From: "INTV (Ivan Nestorov)" nestorvi@zgi.com
Subject: [NMusers] Placebo in indirect PD models
Date: Wed, 26 Apr 2006 16:36:39 -0700

Dear All,

I would be interested if anybody from the list can share ideas and
experiences with ways to include placebo in indirect PD models.

Considering (one type of such) model - with inhibition of
synthesys, I have seen this done by:

DADT(n) = SYN*(ACTIVE+PLACEBO) - LOSS*A(n),

where the term for placebo may range from nothing (leaving all the placebo
observations at the mercy of the residual error), all the way to a complex
periodic function, adding at least three more thetas to estimate and thus
almost always overparametrizing your model. In addition to this, it is a
pain, if at all possible, estimating IIV on both SYN, components of ACTIVE
and of PLACEBO because of the interaction between them in the equation above.

Kind Regards.

Ivan Nestorov

Zymogenetics
1201 Eastlake Avenue East
Seattle, Washington 98102
Tel: 206 442 6613
Fax: 206 442 6608
Cell: 425 442 9303
Email: intv@zgi.com
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From: Mark Sale - Next Level Solutions mark@nextlevelsolns.com
Subject: Re: [NMusers] Placebo in indirect PD models
Date: 26-Apr-2006 21:33

Ivan,

General thoughts:
Placebo effect is (IMHO) not generally part of the pharmacology.  This, it occurs to me
is the case in pain.  It is something else, expectations (on the part of the patient or
the observer), other behavioral/dietary/lifestyle changes etc. So, (also IMHO) it wouldn't
be my first choice to model it is part of the drug-related biology.  Rather, it is something
separate.  My favorite placebo model is something that I just simply add to the response

plac = Pmax*Time/(TC50+TIME)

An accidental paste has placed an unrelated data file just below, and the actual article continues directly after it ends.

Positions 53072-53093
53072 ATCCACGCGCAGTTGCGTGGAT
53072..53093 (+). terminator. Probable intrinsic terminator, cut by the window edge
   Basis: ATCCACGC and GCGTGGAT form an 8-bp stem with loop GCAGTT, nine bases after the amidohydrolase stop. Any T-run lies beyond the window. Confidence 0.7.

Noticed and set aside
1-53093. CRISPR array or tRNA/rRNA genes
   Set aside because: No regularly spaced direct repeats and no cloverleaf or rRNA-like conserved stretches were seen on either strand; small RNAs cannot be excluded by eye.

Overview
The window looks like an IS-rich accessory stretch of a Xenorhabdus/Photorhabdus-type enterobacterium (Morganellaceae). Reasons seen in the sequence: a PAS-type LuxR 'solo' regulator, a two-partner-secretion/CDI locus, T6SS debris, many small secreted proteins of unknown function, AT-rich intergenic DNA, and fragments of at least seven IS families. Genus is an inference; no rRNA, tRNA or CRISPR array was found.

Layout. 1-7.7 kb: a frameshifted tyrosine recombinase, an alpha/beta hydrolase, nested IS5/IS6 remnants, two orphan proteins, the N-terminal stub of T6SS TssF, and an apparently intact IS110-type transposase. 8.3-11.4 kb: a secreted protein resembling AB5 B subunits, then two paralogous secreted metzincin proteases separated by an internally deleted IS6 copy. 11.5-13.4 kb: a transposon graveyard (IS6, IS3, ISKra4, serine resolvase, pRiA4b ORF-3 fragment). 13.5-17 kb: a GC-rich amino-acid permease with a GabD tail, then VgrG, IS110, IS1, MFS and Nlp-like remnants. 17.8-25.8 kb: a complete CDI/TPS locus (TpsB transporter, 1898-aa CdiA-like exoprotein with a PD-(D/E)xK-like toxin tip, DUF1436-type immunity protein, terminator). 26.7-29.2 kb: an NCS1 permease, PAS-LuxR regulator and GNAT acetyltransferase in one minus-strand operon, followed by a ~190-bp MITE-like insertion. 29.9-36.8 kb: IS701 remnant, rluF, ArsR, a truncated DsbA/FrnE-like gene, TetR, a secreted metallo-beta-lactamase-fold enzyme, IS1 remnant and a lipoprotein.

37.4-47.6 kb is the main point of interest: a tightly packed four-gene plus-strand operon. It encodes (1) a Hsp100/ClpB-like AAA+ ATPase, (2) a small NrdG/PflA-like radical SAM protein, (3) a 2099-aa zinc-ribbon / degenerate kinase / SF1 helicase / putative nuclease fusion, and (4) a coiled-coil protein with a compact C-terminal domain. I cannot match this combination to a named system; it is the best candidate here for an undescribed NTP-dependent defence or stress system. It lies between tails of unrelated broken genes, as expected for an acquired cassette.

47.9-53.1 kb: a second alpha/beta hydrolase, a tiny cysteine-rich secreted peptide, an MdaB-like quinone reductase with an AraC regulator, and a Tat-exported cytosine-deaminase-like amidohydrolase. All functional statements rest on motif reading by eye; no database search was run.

Y = (F+plac)*exp(eps(1))

where Pmax is the maximum possible placebo effect, and TC50 is the time at which half the
maximum is acheived.
I really can't think of a case where I would consider the placebo effect to be part of
the pharmacology.  If you would like something to go up and then down (as, I beleive occurs
in pain placebo models), you might consider just a one-compartment, first order absorption model.

Mark Sale MD
Next Level Solutions, LLC
www.NextLevelSolns.com
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From: Nick Holford n.holford@auckland.ac.nz
Subject: Re: [NMusers] Placebo in indirect PD models
Date: Thu, 27 Apr 2006 17:16:19 +1200

Ivan, Mark,

I broadly agree with Mark's suggestion for a placebo response based on the
'Bateman' function as an empirical description. 

But there is a related class of models which describe disease progression that can
be intepreted as having a biological basis e.g. the rate of bone resorption changes
with time; growth of tumour cells (see Holford et al 2001). These models are extensions
to the turnover (aka indirect effect) model family which incorporate time varying
changes in either input or loss which are independent of drug.

Whether or not one can estimates the model parameters is a question of the design of
the study but with suitable designs the structural and randome effects parameters
should be estimable.

Best wishes,

Nick

Holford NHG, Mould DR, Peck CC. Disease Progress Models. In: Atkinson A, editor. Principles
of Clinical Pharmacology. San Diego: Academic Press; 2001. p. 253-62.

--
Nick Holford, Dept Pharmacology & Clinical Pharmacology
University of Auckland, 85 Park Rd, Private Bag 92019, Auckland, New Zealand
email:n.holford@auckland.ac.nz tel:+64(9)373-7599x86730 fax:373-7556
http://www.health.auckland.ac.nz/pharmacology/staff/nholford/
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From: "Piotrovskij, Vladimir [PRDBE]" VPIOTROV@PRDBE.jnj.com
Subject: RE: [NMusers] Placebo in indirect PD models
Date: Thu, 27 Apr 2006 09:27:39 +0200

Dear Ivan,

There may be no general rule how to implement a placebo effect. It depends
very much on what is your dependent variable. In case it is a score you may
try the method presented at the PAGE meeting in Pamplona last year:

http://www.page-meeting.org/?abstract=773

Best regards,
Vladimir

--------------------------------------------------------------------
Vladimir Piotrovsky, PhD
Research Fellow
Clinical Pharmacology & Experimental Medicine
J&J Pharmaceutical Research and Development